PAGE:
Swindon Council is consulting on a “Council Tax support scheme”. From April 2013 Council Tax Benefit (CTB) in its current form is being withdrawn. The government has previously provided 100% of the money that Councils pay out in CTB. However, it will in future be giving Councils a grant with a reduction of the amount they receive by 10%. For Swindon this means a reduction from £13 million to “approximately £11 million”. Local Authorities have to decide how to make up this shortfall. Swindon Council is proposing to to charge people who currently pay nothing and increase the payment  of those who make a partial payment of their Council Tax. The government, fearing bad publicity and the potential electoral consequences, has instructed local authorities that they cannot cut CTB for pensioners. It has also said that “the impact on the most vulnerable people should be considered when Councils design their new schemes”. As a result of these exemptions the cut that everybody else receives will be much higher than 10%.

In the examples of the impact of the cut on different households, which Swindon Council has produced, we find that those people who currently receive 100% CTB will have to pay around 20% of it. Those who make part-payment face bigger increases. Ending some of the exemptions (see below) will mean even bigger rises for some. People who are working can be really stung. ‘Example 8’ is a 53 year old working part-time who will have a 322% increase in his payment, that is an extra £10.66 a week (owing to the proposal to lower the savings threshold to £6,000).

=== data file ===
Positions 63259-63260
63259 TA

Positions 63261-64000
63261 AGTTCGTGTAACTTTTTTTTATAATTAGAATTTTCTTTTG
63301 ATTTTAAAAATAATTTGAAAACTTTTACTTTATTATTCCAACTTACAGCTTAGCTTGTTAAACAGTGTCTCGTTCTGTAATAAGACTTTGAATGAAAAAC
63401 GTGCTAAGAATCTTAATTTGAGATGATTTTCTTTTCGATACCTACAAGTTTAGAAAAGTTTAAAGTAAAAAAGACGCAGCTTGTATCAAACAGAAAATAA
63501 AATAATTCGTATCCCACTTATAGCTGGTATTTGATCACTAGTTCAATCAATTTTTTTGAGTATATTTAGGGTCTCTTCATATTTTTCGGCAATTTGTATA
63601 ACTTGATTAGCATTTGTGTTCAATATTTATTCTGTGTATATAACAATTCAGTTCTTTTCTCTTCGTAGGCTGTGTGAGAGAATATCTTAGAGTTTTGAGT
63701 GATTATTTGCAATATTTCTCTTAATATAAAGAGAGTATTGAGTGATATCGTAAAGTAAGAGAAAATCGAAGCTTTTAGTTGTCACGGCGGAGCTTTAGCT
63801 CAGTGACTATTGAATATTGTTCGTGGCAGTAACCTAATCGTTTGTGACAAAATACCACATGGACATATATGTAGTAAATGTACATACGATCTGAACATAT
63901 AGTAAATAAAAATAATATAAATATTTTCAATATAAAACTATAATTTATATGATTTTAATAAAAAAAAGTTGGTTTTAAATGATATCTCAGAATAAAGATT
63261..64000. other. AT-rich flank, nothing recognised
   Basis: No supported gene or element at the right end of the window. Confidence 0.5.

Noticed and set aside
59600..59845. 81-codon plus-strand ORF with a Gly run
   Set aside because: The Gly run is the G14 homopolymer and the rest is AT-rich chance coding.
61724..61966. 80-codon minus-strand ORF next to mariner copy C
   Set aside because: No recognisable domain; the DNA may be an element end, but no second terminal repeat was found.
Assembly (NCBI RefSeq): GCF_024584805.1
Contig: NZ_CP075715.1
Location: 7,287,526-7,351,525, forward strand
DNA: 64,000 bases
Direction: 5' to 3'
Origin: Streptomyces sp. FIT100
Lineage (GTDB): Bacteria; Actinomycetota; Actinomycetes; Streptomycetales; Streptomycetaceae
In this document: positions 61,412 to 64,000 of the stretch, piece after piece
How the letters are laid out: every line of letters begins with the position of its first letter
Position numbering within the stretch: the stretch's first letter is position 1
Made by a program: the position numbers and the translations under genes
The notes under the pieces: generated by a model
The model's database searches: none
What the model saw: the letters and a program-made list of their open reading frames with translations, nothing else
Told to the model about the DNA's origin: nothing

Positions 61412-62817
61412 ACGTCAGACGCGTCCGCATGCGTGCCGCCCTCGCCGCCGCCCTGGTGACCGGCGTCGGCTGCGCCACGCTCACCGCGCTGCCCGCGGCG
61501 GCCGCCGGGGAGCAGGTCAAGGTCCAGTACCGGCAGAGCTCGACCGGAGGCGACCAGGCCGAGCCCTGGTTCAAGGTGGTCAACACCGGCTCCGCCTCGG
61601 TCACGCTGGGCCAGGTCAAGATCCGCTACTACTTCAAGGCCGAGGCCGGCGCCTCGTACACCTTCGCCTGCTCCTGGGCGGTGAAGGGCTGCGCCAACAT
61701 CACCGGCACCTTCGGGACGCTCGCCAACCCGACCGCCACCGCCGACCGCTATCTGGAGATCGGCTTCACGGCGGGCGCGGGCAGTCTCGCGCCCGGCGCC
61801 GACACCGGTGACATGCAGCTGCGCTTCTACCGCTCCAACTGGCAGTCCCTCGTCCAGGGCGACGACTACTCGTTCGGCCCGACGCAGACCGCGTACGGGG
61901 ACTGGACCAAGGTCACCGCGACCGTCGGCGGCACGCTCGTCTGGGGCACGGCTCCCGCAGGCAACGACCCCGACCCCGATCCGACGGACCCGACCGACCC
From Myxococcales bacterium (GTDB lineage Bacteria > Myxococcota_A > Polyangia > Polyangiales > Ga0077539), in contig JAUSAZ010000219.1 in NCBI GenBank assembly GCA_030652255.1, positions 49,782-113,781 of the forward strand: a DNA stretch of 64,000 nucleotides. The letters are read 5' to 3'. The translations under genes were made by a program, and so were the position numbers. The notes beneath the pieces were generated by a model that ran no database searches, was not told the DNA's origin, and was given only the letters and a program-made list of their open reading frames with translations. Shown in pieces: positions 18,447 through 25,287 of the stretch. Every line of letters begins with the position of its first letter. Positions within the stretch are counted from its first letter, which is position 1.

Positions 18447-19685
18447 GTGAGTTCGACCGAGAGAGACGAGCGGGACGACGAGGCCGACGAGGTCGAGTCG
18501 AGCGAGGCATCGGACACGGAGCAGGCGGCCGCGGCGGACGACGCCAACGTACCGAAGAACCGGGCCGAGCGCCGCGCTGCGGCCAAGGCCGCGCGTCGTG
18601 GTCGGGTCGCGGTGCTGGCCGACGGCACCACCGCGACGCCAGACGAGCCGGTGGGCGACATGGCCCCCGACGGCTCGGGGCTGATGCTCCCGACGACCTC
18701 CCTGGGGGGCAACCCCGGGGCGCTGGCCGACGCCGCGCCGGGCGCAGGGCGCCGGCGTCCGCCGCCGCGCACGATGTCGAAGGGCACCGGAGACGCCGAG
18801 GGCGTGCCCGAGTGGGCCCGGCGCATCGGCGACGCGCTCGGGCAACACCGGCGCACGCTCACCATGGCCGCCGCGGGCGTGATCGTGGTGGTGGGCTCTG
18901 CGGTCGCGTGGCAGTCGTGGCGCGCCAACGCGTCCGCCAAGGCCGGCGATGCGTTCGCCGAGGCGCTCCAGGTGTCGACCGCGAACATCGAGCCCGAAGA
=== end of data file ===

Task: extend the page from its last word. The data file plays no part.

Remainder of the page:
According to Swindon Council’s consultation document there are now 18,500 households receiving CTB. If you exclude pensioners and those households where the claimant, their partner or a dependent child, has a disability allowance (the Council is proposing to exclude them from having to pay Council Tax), it leaves 9,000 who will have their benefit cut. The examples shown by the Council involve cuts from £3.09 a week to £11.19. Some of these people will be Council tenants who are subject to the ‘bedroom tax’, which means they will have to make a payment of either £11 or £21 a week, on top of which they will have to find the money to pay their CTB contribution.

Take the example of somebody who has been made redundant and is living on Job Seekers Allowance of £71 a week. We know of cases where people will have to pay £21 a week from this pittance and now Council Tax as well. For people living on the breadline every penny counts. That people in such dire circumstances will be penalised on the very same day as the rich will have their tax cut (those on £150,000 or more a year will have the higher rate of tax cut from 50% to 45%), adds insult to injury.

Swindon Council in implementing the government’s cut is proposing to:

➢       Limit the maximum level of Council Tax support to 80% of the bill for each property;

➢       Withdraw the second adult rebate of 25% (e.g. for somebody on JSA);

➢       Treat child benefit (currently excluded) as a source of income in the Council Tax Support calculation;

➢       Cap the level of Council Tax Support to a Band D property;